Former Attorney General Bill Barr warned that China is the “biggest threat” facing the United States, warning that Beijing has a “highly aggressive plan” to take control of “key” technologies of the future.
During an interview with Fox News Digital about his new memoir, “One Damn Thing After Another,” in which he details long-term national security challenges facing the U.S., Barr warned the Chinese will continue to be “a huge challenge” for the U.S.
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“China is the biggest threat that the country faces, not only militarily – because they are building a very capable military — but also technologically,” Barr said, noting that the United States has been “the world’s technological leader and people are accustomed to that.”
Barr told Fox News the Biden administration, in its efforts to combat the threat China poses, should “focus on the fact that it has been that leadership that makes us so prosperous and creates all the opportunity for future generations and provides for our security.”
“The Chinese have a comprehensive, highly aggressive plan to take control of all of the key technologies of the future, such as 5G communications, robotics, artificial intelligence – all of the technologies that are going to be pivotal in the years to come,” Barr said.
Barr said China is already “seizing on the high ground on a lot of that, through thefts of secrets.”
“They are very industrious and enabled people,” Barr said. “It is going to be a huge challenge for us going forward.”
Barr, who served as attorney general under former presidents Trump and George H.W. Bush, began his career as an analyst in the Central Intelligence Agency and set a goal for himself to become an “expert on China” at a young age.
In his book, Barr wrote that he had “a clear sense of direction” in his life.
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Barr, as a high school student at Horace Mann in New York City, told a college guidance counselor his career goal was to become the director of the CIA.
In his memoir, Barr notes he wanted “a career in intelligence,” and said his strategy was to make himself “an attractive candidate by becoming an expert on China.”
“My focus on China was, again, largely pragmatic,” Barr wrote in his memoir. “I had no deep-seated attraction to China as an object of academic study.”
Barr wrote that he reasoned that “because Russia had long been the United States’ main adversary, Russian experts were plentiful,” and he described China “the threat of the future.”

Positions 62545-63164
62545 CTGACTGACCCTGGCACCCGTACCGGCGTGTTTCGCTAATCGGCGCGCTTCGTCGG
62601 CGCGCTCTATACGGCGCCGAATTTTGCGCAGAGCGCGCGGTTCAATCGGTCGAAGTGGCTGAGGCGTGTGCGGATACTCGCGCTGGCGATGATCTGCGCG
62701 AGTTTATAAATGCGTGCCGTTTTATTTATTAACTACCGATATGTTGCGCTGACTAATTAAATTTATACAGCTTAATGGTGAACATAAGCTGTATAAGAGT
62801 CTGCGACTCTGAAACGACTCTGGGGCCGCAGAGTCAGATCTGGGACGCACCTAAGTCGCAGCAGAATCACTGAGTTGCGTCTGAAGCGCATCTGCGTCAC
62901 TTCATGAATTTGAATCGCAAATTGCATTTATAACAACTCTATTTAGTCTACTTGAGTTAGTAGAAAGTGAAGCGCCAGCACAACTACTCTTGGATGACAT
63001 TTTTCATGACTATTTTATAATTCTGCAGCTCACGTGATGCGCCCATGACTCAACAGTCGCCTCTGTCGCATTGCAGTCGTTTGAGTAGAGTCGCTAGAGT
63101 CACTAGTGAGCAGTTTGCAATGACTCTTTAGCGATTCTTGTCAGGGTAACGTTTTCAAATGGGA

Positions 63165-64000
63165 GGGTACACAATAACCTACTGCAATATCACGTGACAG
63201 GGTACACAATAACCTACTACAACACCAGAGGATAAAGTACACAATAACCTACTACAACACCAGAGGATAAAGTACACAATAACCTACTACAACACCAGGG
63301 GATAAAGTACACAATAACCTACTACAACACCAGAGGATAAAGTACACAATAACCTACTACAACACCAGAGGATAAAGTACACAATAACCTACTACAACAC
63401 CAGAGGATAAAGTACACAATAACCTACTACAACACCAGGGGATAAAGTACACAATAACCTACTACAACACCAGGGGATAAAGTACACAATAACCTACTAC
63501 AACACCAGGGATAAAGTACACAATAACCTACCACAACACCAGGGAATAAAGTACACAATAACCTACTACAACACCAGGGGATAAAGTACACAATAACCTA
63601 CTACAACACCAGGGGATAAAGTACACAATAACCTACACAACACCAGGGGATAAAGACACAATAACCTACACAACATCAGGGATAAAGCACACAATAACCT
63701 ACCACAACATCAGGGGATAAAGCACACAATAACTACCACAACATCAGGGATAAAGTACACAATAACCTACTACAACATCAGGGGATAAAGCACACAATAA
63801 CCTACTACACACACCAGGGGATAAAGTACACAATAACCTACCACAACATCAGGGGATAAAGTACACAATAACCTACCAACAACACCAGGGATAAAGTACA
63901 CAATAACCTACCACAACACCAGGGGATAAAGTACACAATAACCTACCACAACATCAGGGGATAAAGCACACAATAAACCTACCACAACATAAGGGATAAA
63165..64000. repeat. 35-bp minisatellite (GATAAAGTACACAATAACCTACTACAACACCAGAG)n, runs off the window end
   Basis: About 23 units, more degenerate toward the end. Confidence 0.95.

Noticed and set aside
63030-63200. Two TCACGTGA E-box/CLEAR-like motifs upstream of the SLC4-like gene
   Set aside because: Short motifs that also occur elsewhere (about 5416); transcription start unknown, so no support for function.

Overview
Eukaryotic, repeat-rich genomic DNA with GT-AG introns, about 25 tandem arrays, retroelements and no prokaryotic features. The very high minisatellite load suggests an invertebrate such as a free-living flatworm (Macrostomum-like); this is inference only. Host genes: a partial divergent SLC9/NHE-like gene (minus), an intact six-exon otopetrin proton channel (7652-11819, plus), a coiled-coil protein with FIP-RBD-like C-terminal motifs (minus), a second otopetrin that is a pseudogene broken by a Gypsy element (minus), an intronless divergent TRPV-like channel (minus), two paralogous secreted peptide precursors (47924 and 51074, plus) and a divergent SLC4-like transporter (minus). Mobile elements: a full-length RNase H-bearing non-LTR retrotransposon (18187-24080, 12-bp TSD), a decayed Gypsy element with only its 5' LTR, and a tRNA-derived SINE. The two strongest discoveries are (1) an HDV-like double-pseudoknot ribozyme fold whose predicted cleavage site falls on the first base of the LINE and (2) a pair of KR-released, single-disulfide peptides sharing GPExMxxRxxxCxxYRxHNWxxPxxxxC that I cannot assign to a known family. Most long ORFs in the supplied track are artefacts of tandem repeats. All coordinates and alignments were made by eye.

This week, the intelligence community released its annual threat assessment addressing global threats facing the United States for 2022, including Russia, China, North Korea, Iran and more.
As for China, the intelligence community said that the United States and its allies “will face an increasingly complex and interconnected global security environment marked by the growing specter of great power competition and conflict, while collective, transnational threats to all nations and actors compete for our attention and finite resources.”
The assessment states that China is increasingly a “near-peer competitor, challenging the United States in multiple arenas — especially economically, militarily and technologically — and is pushing to change global norms and potentially threatening its neighbors.”
And as many have said Putin’s invasion of Ukraine has emboldened China with regard to its ambition to take Taiwan, the intelligence community warned that Beijing is using a coordinated approach to compel neighbors to “acquiesce” to its preferences, “including its territorial and maritime claims and assertions of sovereignty over Taiwan.”
“Beijing will press Taiwan to move toward unification and will react to what it views as increased U.S.-Taiwan engagement,” the IC states. “We expect that friction will grow as China continues to increase military activity around the island, and Taiwan’s leaders resist Beijing’s pressure for progress toward unification.”
The assessment added that China’s “control over Taiwan probably would disrupt global supply chains for semiconductor chips because Taiwan dominates production.”
“In the South China Sea, Beijing will continue to use growing numbers of air, naval and maritime law enforcement platforms to intimidate rival claimants and signal that China has effective control over contested areas,” the assessment states. “China is similarly pressuring Japan over contested areas in the East China Sea.”
The IC also assessed that China presents “the broadest, most active and persistent cyber espionage threat to U.S. Government and private sector networks.”
“China’s cyber pursuits and export of related technologies increase the threats of attacks against the U.S. homeland, suppression of U.S. web content that Beijing views as threatening to its control and the expansion of technology-driven authoritarianism globally,” the report states.